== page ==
75-year-old man in Toronto creates wood-burned portraits of family and pets
Bhagwant Singh, 75, started focusing on his art a few years ago, and now wood burning remains a very personal and creative pastime.
Singh, who has his Masters in Economics and worked as a chief manager at a bank in India for 30 years of his life, says he's always been artistic.
"In my school days, I would draw pictures on a chalkboard all around the house," he told blogTO.
Having moved to Etobicoke from India with his wife in 2013, Singh only started really getting back into art after his wife passed away from cancer in 2015.
He kept busy with art classes at Thistletown Community Centre.
"I started wood burning, glass staining, water colour painting, wood carving. It helped me with the loss of my wife."
His daughter, who works as an artist and illustrator, Parmeet Arora Bori says wood burning is something her father kept up with ever since his first class where he learned how to wood burn a robin.
"Because it's like drawing, he found it quite therapeutic and since it doesn't require many materials, he was able to keep doing it from his bedroom."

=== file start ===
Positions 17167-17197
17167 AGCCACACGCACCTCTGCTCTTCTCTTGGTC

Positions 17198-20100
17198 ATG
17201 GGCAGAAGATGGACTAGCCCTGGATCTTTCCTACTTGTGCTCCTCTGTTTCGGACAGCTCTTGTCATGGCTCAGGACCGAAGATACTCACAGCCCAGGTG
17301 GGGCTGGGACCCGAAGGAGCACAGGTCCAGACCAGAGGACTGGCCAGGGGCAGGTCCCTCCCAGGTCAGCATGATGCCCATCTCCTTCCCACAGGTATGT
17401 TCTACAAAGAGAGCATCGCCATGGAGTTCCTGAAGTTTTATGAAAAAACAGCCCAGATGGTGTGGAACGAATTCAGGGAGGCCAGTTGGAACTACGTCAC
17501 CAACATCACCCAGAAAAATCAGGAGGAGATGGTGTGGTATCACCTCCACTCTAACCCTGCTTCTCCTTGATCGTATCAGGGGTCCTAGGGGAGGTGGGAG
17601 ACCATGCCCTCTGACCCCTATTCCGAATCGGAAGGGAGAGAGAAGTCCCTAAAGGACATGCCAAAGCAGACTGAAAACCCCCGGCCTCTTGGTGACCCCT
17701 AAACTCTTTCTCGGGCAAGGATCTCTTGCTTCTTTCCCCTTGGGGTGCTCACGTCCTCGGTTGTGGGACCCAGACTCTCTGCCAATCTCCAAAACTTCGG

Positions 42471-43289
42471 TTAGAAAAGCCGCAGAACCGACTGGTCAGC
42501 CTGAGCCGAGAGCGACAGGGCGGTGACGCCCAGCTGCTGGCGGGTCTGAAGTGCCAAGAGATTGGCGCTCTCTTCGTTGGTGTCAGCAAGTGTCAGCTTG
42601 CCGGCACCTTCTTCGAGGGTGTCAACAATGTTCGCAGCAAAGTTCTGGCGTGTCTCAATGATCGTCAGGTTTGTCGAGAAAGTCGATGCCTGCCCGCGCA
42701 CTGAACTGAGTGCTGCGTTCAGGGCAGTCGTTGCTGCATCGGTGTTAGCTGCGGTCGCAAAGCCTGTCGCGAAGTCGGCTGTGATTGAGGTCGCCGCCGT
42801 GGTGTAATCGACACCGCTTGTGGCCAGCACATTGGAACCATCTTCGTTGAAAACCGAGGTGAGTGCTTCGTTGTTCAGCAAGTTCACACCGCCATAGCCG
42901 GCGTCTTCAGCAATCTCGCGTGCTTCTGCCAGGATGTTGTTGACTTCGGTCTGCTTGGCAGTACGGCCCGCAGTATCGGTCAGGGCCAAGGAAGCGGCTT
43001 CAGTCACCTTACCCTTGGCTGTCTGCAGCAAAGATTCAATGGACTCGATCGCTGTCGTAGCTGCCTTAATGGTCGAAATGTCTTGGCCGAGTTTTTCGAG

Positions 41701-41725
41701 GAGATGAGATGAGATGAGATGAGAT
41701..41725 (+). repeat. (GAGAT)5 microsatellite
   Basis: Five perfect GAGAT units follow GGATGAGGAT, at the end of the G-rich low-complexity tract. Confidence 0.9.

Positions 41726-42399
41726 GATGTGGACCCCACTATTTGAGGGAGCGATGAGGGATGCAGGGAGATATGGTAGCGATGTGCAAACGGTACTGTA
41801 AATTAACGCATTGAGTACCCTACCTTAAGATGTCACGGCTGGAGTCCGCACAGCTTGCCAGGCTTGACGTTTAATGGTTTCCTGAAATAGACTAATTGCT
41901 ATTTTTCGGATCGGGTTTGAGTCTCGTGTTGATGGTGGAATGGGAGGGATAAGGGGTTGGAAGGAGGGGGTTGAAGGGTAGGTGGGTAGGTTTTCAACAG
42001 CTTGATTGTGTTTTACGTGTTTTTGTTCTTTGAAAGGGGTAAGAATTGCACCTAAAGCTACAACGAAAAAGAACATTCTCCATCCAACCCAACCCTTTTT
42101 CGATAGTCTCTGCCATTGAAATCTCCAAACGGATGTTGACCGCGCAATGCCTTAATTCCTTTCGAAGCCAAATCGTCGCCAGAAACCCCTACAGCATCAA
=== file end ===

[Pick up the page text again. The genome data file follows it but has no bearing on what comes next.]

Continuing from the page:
Since he started wood burning in 2018, he's completed about 60 different pieces carrying out requests from family members and friends.
"He's done a portrait for my uncle who's back in India. Just last year, one of his friends passed away, so he did a portrait of his friend for the family. He's also been doing it for community members who he's met," Arora Bori says.
Arora Bori is in the midst of creating an Etsy account for his work while Singh continues to create pieces for anyone who's in need of a wooden portrait, whether it be of a family member or a beloved family pet.
"Someone wants to give it to a friend whose cat passed away and someone else has requested one of their dog who's battling cancer," Arora Bori says. "It's really quite special."
Starting with hand-drawing the portraits on a piece of wood, usually birch, pine or basswood, using a photograph that's sent to him, Singh then goes over the drawing with a pyrography pen.
Though it depends on the photograph, Singh says it usually takes about six to eight hours for each piece in order to get the right amount of detail.
"It came out of doing a lot of wood-burning photos of my mom and it gives him a bit of closure to do it for others," Arora Bori says. "He knows how emotionally important it is for people to have that kind of handmade thing for them to remember them by."
Parmeet Arora Bori
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